How well do you know your camera?

By Amy Horn

Ice focus stacked imageAlmost a year ago I changed camera systems. Sold all my Nikon gear for an Olympus OM-D E-M1 Mark II and it has been a fun year learning new features on this camera. The two I use most are focus bracketing and focus stacking. The focus bracketing feature programs the camera to take up to 999 photos and it adjusts focus from near to far on the subject. Of course, a tripod and shutter release are



Afterward I plug the images into Helicon Focus to stack the images. Here is an image of frost from a stack of 53 images using this feature.

Afterward I plug the images into Helicon Focus to stack the images. Here is an image of frost from a stack of 53 images using this feature.


Focus stacking on the Olympus camera is similar to focus bracketing in that the camera is programmed to capture images from near to far but it will only capture eight images with this feature. The bonus of this stacking feature is the camera stacks the eight images and processes a final stacked .jpg in camera! The image of Queen Anne’s Lace is an example of a .jpg using this feature.

Another feature I enjoy using is the double exposure setting. With this feature, I capture one image and before I capture the second image, the viewfinder displays the first so that I can place the double image where I want. This is an image from Gold King Mine, Jerome using the double exposure setting.Double exposure image

There a few other features I have yet to explore on my new camera and I will get to them. Do you have features on your camera that you don’t use or didn’t know you had? For me, learning is fun and if it gives me an excuse to play with my camera, I don’t complain!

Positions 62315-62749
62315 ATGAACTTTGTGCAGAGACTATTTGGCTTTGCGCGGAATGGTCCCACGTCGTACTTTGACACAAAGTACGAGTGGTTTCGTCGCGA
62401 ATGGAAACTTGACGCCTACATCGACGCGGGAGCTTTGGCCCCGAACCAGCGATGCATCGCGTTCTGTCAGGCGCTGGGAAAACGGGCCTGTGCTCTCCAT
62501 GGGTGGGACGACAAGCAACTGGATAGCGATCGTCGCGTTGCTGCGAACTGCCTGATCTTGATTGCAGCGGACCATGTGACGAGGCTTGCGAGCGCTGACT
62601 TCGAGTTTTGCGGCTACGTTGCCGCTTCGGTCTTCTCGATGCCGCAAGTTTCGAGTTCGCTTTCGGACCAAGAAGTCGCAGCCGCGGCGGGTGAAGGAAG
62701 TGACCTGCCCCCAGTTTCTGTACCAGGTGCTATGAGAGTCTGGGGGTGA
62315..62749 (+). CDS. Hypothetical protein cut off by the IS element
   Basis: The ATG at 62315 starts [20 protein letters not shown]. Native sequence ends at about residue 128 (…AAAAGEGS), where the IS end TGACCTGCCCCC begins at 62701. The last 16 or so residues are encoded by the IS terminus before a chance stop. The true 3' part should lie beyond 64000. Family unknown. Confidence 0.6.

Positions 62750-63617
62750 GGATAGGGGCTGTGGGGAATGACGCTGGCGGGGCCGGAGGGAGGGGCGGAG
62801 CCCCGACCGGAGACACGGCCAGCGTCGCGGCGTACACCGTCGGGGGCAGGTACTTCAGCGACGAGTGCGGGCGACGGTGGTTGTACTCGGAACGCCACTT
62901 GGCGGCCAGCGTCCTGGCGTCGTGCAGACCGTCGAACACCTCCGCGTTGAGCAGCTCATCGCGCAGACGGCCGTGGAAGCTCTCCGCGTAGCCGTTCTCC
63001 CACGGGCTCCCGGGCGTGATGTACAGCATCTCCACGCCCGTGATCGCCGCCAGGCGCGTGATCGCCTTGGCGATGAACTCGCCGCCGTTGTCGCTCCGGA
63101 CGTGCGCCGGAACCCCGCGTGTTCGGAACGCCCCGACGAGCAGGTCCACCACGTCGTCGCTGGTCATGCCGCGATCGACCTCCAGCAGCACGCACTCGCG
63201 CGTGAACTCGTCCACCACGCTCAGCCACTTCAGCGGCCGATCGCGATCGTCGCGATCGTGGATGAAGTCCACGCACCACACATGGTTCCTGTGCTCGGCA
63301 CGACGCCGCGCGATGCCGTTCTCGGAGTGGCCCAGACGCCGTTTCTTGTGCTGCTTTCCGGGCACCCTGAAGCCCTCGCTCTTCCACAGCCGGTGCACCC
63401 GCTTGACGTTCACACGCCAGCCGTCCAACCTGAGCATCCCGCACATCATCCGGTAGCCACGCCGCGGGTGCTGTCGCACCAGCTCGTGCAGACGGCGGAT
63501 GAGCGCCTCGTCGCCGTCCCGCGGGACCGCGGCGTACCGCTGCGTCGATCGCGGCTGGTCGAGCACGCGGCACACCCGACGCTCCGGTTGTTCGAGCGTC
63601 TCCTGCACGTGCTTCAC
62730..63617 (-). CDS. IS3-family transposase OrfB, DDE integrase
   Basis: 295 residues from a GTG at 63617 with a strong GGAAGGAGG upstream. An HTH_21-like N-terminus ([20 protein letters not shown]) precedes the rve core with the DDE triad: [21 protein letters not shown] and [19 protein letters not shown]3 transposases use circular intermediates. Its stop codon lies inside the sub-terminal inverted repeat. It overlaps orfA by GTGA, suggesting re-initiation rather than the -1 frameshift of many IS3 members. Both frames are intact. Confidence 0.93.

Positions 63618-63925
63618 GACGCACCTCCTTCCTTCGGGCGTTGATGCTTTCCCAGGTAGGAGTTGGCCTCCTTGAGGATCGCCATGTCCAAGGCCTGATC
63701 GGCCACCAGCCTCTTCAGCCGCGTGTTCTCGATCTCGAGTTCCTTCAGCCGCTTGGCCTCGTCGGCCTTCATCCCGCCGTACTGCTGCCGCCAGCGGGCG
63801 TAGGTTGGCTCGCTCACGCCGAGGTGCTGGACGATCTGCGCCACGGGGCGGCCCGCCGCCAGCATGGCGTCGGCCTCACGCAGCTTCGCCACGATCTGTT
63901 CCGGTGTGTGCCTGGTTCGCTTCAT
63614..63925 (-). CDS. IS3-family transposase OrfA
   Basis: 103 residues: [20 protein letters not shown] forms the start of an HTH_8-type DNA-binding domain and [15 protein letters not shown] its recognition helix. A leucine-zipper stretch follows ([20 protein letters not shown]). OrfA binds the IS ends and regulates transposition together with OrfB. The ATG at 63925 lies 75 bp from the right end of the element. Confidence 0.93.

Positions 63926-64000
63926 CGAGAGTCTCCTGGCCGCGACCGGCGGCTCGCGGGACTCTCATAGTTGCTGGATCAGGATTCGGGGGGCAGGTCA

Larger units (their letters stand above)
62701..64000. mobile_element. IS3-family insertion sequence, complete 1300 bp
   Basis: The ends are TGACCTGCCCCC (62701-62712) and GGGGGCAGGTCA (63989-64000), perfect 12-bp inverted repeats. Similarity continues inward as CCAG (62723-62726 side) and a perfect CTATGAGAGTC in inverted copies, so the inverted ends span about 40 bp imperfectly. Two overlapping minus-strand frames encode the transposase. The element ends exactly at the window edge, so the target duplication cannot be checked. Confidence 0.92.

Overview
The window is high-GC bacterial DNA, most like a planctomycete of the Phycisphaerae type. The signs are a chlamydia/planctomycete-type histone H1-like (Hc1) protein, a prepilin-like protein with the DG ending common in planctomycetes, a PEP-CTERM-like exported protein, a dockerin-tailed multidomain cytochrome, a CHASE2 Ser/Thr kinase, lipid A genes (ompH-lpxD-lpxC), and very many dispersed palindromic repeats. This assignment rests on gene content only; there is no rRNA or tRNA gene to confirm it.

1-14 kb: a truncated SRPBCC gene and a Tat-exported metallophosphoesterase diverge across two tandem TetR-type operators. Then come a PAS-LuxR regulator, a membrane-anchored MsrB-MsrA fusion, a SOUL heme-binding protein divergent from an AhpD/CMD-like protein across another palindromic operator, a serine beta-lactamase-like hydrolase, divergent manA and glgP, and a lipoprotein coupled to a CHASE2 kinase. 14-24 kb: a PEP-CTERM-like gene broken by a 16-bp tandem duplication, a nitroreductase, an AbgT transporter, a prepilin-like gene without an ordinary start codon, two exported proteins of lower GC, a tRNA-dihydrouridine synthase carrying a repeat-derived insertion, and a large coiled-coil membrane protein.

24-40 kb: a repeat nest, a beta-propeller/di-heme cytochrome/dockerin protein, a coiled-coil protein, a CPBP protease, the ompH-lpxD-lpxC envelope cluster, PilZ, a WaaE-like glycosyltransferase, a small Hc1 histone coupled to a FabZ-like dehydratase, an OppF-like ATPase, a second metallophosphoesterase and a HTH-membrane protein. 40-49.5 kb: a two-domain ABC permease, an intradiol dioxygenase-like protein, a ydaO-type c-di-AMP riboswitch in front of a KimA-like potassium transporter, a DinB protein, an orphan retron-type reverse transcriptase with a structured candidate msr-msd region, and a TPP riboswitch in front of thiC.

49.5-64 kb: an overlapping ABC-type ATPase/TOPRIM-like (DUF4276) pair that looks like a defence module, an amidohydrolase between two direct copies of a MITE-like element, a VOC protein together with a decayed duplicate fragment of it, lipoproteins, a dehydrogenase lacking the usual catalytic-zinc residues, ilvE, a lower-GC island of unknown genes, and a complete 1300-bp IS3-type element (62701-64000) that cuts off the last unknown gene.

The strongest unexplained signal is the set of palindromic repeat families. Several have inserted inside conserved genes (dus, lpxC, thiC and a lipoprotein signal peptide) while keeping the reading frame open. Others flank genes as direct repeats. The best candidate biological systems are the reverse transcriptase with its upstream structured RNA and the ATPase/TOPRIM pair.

Amy Horn is an Instructor with Arizona Highways PhotoScapes

Lively Lights

Author:  Amy Horn

The holidays have passed, but at Flagstaff’s Little America Hotel the seasonal display of lights continue to illuminate the property. I wanted to spend time photographing the lights earlier in December but my never ending list of “to-do’s” kept me away. Now that the new year is here, I knew my days were numbered capturing these lights. So I met my photographer friend a few days ago and we spent an hour in the cold weather gathering a few shots.

The first series of images I captured was using blur to my advantage. Yes, I intentionally captured images out of focus. Extending my Nikon 24-120 mm lens to about 100 mm, I manually focused (or defocused) to get the effect I wanted. The live view on my camera was essential for this technique even though the battery depletes faster. I forgot my shutter release, so I set the camera on a 2 second timer and of course, had my camera on a tripod.

The second set of images applied the zoom pull technique. It is as simple as it sounds. After capturing an acceptable photo of Santa and his reindeer, I chose to zoom the lens while the shutter was open. I have used this technique many times and find zooming in or out will work. Sometimes I pause at the start or end of the open shutter to “burn in” the static image. This zoom pull was captured in 2 seconds on a tripod and using my 2 second shutter delay.

The third set of images came from a technique I have seen a few times on creating unique bokeh, so I had to give it a try. In each image the lights take on a different shape and those shapes are from a piece of paper I am holding in front of my lens. So, on a piece of black paper, I punched out a snowflake and a swirl graphic. I could have just as easily used an exacto knife and cut out any graphic I wanted. For this technique to work, you need a wide open lens (f/2.8) and a little zoom in your focal length. I was using my Nikon 105mm macro lens and placed the black paper with cutout directly in front of the lens and pressed the shutter. (A tripod is essential here too!)

Taking an hour or two from my busy schedule to apply different techniques helps me to relax. Not to mention it becomes great practice on manipulating my camera settings in the dark. So, if you (or your neighbor) still have holiday lights hanging – get out there quick and capture a few photos of lively lights!

Amy Horn is a professor of photography at Northern Arizona University and an instructor for Arizona Highways Photo Workshops. To see her current schedule view or